Arabs from Chad and Niger are crossing into Darfur in “unprecedented” numbers, prompting claims that the Sudanese government is trying systematically to repopulate the war- ravaged region.
An internal UN report, obtained by The Independent, shows that up to 30,000 Arabs have crossed the border in the past two months. Most arrived with all their belongings and large flocks. They were greeted by Sudanese Arabs who took them to empty villages cleared by government and janjaweed forces.
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One UN official said the process “appeared to have been well planned”. The official continued: “This movement is very large. We have not seen such numbers come into west Darfur before.”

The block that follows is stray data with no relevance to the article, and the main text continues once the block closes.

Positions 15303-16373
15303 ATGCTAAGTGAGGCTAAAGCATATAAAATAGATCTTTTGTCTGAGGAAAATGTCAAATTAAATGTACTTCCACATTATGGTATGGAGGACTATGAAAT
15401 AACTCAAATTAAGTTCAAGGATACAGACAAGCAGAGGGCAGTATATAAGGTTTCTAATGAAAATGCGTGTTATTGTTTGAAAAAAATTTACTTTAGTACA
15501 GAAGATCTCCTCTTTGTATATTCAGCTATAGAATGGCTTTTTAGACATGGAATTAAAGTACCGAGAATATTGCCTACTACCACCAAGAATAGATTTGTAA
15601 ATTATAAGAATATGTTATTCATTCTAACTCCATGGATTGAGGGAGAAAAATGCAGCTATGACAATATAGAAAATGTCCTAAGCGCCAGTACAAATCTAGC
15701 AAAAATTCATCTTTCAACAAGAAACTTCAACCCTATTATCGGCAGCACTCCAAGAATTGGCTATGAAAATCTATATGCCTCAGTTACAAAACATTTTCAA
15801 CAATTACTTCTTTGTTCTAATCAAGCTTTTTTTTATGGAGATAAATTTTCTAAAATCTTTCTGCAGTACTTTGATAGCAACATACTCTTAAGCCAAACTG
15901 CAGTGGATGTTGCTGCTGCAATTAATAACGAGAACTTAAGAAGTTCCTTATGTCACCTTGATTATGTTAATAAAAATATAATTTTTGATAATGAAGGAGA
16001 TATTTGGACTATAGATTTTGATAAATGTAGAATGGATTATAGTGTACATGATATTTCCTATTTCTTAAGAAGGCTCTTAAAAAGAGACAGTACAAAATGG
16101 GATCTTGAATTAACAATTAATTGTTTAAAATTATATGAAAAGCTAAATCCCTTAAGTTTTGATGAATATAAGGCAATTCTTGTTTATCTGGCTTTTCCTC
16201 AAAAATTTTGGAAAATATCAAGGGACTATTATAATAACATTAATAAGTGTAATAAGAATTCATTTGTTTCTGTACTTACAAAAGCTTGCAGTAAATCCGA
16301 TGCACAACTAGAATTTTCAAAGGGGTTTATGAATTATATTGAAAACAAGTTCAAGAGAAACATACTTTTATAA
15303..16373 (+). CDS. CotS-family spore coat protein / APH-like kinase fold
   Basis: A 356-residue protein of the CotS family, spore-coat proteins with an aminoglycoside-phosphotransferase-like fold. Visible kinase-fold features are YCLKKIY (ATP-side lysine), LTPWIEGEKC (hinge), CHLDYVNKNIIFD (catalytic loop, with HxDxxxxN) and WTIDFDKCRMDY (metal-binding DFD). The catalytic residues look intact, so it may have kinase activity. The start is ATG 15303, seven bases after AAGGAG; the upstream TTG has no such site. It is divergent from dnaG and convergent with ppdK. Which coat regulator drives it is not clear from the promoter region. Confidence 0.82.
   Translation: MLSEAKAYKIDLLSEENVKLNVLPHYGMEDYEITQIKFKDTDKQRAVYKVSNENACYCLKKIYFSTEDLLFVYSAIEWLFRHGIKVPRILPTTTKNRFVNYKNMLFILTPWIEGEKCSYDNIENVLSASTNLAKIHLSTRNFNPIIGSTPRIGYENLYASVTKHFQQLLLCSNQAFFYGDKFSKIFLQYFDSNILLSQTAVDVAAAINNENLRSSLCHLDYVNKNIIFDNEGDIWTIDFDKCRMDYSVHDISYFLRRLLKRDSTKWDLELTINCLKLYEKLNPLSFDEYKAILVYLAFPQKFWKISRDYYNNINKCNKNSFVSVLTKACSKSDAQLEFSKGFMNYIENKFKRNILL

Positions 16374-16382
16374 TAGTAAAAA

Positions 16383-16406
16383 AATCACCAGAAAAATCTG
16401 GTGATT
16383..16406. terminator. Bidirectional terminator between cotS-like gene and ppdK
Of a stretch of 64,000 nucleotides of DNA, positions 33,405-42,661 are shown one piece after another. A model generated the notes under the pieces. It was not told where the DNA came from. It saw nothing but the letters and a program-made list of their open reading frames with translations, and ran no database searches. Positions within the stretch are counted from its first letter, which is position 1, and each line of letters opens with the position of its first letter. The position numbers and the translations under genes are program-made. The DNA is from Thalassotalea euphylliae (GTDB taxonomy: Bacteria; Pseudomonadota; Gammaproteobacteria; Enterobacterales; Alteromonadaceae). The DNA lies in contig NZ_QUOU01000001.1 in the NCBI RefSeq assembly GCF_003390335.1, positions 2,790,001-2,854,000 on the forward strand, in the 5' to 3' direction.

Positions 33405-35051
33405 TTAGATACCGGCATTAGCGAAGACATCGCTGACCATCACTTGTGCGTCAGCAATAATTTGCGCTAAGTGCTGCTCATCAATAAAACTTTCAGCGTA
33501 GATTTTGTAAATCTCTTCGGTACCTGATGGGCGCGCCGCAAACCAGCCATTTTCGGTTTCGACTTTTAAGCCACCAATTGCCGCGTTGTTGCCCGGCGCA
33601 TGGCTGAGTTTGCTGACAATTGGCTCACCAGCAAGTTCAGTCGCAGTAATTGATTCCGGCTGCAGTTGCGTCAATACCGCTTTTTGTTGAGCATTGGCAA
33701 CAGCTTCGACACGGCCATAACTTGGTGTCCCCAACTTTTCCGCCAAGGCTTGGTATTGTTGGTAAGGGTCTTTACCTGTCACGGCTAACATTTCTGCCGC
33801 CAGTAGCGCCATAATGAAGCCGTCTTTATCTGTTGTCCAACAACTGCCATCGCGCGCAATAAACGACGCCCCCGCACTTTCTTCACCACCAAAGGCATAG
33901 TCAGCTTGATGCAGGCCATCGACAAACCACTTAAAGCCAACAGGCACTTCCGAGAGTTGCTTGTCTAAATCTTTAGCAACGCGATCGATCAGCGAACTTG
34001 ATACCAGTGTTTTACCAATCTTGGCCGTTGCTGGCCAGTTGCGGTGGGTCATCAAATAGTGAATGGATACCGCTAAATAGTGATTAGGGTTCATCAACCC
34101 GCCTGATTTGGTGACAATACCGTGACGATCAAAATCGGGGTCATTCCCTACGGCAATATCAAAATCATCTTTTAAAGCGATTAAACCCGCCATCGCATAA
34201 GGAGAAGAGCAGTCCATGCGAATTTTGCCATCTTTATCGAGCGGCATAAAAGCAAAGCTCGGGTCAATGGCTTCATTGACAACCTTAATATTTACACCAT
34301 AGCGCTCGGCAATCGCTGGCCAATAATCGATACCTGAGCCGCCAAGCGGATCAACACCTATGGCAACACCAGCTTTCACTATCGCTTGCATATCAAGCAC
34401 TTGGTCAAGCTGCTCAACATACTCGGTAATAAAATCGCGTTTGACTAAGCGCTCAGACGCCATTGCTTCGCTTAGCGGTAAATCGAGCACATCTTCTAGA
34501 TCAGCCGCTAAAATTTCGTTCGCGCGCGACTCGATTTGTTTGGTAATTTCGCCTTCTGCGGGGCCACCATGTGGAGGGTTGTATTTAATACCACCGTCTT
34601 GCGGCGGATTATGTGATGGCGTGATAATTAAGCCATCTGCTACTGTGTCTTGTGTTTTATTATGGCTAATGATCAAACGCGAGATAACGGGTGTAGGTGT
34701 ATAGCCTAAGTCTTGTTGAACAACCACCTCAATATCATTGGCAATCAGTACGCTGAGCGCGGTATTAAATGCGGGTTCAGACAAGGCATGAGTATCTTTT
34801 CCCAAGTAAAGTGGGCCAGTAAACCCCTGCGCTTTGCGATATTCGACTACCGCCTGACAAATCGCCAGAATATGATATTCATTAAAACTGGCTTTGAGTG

The UN refugee agency, UNHCR, sent a team to the border with Chad at the end of May to interview the new arrivals. Fighting in eastern Chad has been steadily increasing and it was thought that many could be refugees. But only a very small number have required support from UNHCR.
“Most have been relocated by Sudanese Arabs to former villages of IDPs (internally displaced people) and more or less invited to stay there,” said the UN official.